Another night at the Michigan Theater, another soundboard recording to go along with it. We start the evening off with a solid, but not perfect, “Rift.” A competent “Guelah Papyrus” is next, followed by “Split Open and Melt.” The “Melt” jam starts at 4:15. I like Trey’s playing during this one, particularly his riffing at the beginning of the jam and his ‘machine-gun’ style of soloing, both at 6:20 and later at 8:00, after it sounds like the band has returned to the composed ending. It’s a short jam and it follows the standard structure, but there’s some good playing from Trey and the band overall sounds a bit livelier and tighter than in the first two songs.
A quick “Sparkle” bridges us to the first-set centerpiece, “Divided Sky.” This is a fine outing of the song, and it holds this slot in the setlist well. A pairing of “Fee > Maze” follows. The band blends the outro of “Fee” over the intro to “Maze,” which is a cool effect. Neither solo in “Maze” particularly blew me away, but Trey’s built to a stronger peak so I give him the nod tonight in the “Maze” duel. Due to some technical issue we cut right into the first verse of “Horn” without hearing the intro. I always enjoy this one, partly due to the infrequency of its appearances.
“I Didn’t Know” takes its usual spot as penultimate song of the first set. Tonight’s is super-extended and very amusing. Right after the a capella intro of the song Page takes the microphone and says hi to the audience. He proceeds to bring audience members on stage to share their thoughts on last night’s ridiculous encore (which included about a 6 minute pause during “Big Black Furry Creatures from Mars”). The first person says, “I thought you were fucked up.” Another person confesses to “tripping” during the show and thinking it was awesome. One woman exclaims every excitedly that “this is my first Phish show, and I’m really, really happy!” Don’t worry lady, we’ve all been there. Trey is finally forced to explain what happened and he admits that he thought it was Mike’s turn to begin the song, and when he realized what had happened he felt “really, really stupid.” Page thanks the audience for participating in “tonight’s ‘how was last night’s encore’ portion of the show!” Altogether it’s a very amusing, almost 7 minute aside that’s thankfully quite listenable thanks to the soundboard.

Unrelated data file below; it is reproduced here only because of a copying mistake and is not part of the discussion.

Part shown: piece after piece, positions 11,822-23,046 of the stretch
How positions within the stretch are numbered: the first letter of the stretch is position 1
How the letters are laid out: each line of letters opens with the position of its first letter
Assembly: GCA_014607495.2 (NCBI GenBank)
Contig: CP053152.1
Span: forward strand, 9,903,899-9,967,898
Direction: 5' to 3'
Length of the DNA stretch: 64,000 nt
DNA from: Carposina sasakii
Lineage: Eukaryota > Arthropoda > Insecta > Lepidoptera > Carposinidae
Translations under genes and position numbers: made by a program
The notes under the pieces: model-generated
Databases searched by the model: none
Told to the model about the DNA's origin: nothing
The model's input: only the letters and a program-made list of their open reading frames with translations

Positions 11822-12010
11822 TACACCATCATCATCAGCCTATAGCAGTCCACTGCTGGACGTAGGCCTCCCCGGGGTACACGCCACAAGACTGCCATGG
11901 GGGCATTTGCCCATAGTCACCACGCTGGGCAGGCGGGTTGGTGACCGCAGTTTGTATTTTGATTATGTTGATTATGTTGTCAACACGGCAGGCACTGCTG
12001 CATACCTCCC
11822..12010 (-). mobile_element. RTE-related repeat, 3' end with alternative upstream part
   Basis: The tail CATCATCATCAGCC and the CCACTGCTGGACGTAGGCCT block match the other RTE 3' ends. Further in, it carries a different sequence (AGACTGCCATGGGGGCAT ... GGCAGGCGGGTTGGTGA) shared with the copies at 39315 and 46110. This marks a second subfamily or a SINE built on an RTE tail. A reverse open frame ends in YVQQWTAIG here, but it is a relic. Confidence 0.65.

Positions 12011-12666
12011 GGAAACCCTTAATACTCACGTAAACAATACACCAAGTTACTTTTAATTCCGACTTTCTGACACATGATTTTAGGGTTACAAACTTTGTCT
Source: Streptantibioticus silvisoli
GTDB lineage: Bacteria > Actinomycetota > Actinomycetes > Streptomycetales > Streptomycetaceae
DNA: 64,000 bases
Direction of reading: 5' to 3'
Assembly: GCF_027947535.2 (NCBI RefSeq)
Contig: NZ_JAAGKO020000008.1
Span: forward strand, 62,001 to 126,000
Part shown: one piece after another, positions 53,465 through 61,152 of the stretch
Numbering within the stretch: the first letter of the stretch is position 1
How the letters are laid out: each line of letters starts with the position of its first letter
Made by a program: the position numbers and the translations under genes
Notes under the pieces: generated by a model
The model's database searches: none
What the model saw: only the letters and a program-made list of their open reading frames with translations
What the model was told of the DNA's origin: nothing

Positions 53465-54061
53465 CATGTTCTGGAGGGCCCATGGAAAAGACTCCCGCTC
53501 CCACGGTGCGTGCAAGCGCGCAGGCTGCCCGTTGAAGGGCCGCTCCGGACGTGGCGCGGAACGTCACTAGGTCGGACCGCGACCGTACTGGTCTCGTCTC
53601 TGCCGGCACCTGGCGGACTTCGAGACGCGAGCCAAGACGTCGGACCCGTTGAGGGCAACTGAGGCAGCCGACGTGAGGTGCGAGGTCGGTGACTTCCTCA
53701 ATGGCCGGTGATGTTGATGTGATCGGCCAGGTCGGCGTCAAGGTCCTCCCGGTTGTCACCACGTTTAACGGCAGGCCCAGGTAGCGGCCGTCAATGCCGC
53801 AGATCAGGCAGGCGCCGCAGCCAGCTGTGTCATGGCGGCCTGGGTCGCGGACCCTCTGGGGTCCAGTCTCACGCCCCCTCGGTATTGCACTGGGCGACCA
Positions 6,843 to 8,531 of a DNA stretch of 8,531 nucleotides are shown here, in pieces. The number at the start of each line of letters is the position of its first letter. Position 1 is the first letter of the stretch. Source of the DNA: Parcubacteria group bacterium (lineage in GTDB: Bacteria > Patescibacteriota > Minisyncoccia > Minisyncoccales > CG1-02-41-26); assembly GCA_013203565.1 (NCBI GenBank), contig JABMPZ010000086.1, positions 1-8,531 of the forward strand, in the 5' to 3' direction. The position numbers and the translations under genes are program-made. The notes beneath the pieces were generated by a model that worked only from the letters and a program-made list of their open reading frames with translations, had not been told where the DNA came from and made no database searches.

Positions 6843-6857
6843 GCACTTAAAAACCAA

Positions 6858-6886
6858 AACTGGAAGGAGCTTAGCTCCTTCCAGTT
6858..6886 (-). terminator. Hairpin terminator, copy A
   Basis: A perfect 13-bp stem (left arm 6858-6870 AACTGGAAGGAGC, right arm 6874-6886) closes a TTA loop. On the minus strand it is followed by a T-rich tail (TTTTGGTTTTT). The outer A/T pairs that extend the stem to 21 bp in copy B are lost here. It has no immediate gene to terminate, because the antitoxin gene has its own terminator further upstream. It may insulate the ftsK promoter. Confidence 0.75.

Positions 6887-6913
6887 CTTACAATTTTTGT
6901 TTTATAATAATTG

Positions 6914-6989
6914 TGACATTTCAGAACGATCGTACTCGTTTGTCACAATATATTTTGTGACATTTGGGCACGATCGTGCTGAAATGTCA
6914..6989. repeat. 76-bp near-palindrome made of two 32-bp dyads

“Cavern” quickly closes out a concise first set after the “I Didn’t Know” shenanigans. Besides for the banter at the end, this is a rather average first set of the tour. “Split Open” and “Divided Sky” are probably the highlights, but they’re not particularly exceptional performances. Hopefully the band will dig a bit deeper in the second set.
“Poor Heart” opens set 2, an unusual spot for the song. “Tweezer” follows. The “Tweezer” jam is underway at 4:25 and begins with funky riffing from Trey. The jam builds a bit, takes a dissonant turn at 7:40, and transitions to the composed ending at 10:00. It’s an enjoyable performance but nothing special. “The Horse > Silent in the Morning” provides an early-set breather. The “Horse” intro is slightly extended as Trey improvises on his acoustic guitar. “Possum” is next and the most exciting song of the set so far. Trey’s solo is initially quiet but has a dark tone. After a couple minutes of simmering the solo starts to boil over at 5:00 and builds to a strong peak at 8:00. It’s a dynamic “Possum” that showcases some great playing from Trey.